What Is Good Sex? Trans vs. Cis is one episode in a series of queer sex education roundtable discussions. In these videos, sex researcher/educator Eva Bloom and sex writer Gabrielle Alexa Noel bring people of different sexual experiences together to discuss sex education and break down taboos.

This is a transcription from that episode, lightly edited for clarity, featuring guests:

 

I hesitate to use this word but it is almost like a religious experience in a way that isn't sanctioned and isn't oppressive." –– James

There are two different groups on this call. What is something the other group has to learn from your group?

Clark: I think that something cis people often forget is that no one trans body is the same. Being trans doesn't mean anything about your body or the way that you have sex or the way you want to have sex. What I've experienced with cis partners/cis educators is that they don't realize that there isn't, like, a trans way of having sex or a way to be with a trans body. It's different for every single person.

Eva: Branching off that as a trans woman, when I say that I'm trans, people instantly think that I'm going to top them. Typically that means they're making certain assumptions about what my body looks like and also making a lot of assumptions on what I like to do in bed, and where I may or may not even like being touched. I think this conversation typically revolves around cis men but it also applies to cis women as well and often times even other trans people.

James: The majority of cis people, I think, could stand to learn that there are actually more similarities in the way that all genders experience sex than there are differences. Like intimacy is something that many people crave and that is not gender specific. The way in which we need to be cared for, and honored in intimate and sexual situations, may differ based off of our world experiences as our genders.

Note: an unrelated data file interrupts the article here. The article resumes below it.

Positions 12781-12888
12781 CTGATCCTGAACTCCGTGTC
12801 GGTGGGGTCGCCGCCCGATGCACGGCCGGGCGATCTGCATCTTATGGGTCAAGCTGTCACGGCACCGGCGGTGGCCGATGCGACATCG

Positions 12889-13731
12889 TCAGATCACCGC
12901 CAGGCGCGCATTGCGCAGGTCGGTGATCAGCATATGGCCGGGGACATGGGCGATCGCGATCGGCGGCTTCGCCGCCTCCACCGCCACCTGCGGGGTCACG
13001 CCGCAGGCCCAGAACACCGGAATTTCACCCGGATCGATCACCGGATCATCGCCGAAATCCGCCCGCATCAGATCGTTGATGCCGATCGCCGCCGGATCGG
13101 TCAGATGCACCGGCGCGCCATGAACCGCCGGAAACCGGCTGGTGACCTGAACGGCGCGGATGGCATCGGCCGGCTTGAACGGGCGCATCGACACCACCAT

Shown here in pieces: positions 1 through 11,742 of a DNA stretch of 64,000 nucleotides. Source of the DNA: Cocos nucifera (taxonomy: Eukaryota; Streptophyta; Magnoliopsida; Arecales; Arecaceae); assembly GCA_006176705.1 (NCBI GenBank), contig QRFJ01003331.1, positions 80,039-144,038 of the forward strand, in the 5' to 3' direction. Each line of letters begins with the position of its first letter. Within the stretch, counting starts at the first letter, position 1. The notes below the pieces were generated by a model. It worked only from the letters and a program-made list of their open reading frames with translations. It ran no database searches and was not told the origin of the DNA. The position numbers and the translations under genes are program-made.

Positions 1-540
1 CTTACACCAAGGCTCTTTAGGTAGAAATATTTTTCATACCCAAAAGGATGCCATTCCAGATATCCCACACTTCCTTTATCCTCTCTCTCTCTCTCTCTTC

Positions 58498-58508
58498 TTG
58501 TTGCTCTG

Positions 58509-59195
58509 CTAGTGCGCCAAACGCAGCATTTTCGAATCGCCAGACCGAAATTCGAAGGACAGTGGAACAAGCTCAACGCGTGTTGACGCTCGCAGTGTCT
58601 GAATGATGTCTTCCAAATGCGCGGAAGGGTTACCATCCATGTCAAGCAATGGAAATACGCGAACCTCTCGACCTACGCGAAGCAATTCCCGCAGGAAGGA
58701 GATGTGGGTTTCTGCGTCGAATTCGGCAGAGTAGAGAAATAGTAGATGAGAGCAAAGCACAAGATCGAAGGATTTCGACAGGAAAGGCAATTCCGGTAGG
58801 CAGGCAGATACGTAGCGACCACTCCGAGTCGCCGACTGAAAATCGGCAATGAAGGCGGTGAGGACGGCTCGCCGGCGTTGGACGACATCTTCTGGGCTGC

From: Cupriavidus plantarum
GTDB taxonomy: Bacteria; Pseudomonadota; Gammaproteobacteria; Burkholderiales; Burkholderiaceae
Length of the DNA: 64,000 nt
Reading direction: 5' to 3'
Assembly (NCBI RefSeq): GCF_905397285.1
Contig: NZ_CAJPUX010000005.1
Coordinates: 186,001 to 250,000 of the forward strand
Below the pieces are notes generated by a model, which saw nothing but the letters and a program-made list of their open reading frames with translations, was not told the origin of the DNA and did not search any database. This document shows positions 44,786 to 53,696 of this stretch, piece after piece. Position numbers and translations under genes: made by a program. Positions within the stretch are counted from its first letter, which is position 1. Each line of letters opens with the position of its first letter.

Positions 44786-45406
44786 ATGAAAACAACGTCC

When I was understanding myself as a cis person, I didn't experience intimacy that much differently. I still like the same things, I still want to have similar connections, I still want someone to love me for me and I still want to love someone for who they are. And it is just an added layer that requires a little bit more care, in a lot of ways, as a trans non-binary person.

READ MORE: Queer People Talk To Straight People: How Sex Is Different for Straight & Queer Women

What is good sex?

Eva: Good sex is passion. In terms of what we're doing to each other, that can really vary based off of who I'm with. I like there to be a lot of excitement. I also like it to last a while, I don't like quickies. You gotta have some stamina.

Clark: To me, it's like a two-parter. The first is that whoever wants to be giving and/or receiving pleasure gets to do that. And then the other part is: I am like a really goofy person and if you cannot laugh while we are having sex, it is not going to be good for me. Like, I need to be able to have that funny noise when your chests bump happen and for us to like, crack the f*ck up about it. I am not going to ignore a funny noise or a slip. We are going to laugh about it and if we can't do that then it does not feel good or right (to me).

 

 

Tara: When you asked the question, the first word that came to mind for me was comfort. I'm still kind of navigating this for myself but I've realized that my comfort level isn't based on the relationship type. I've had monogamous relationships for like a year where I definitely wasn't comfortable with them and I've had one-night stands where I was completely comfortable with them. I think that's the biggest thing of all for me.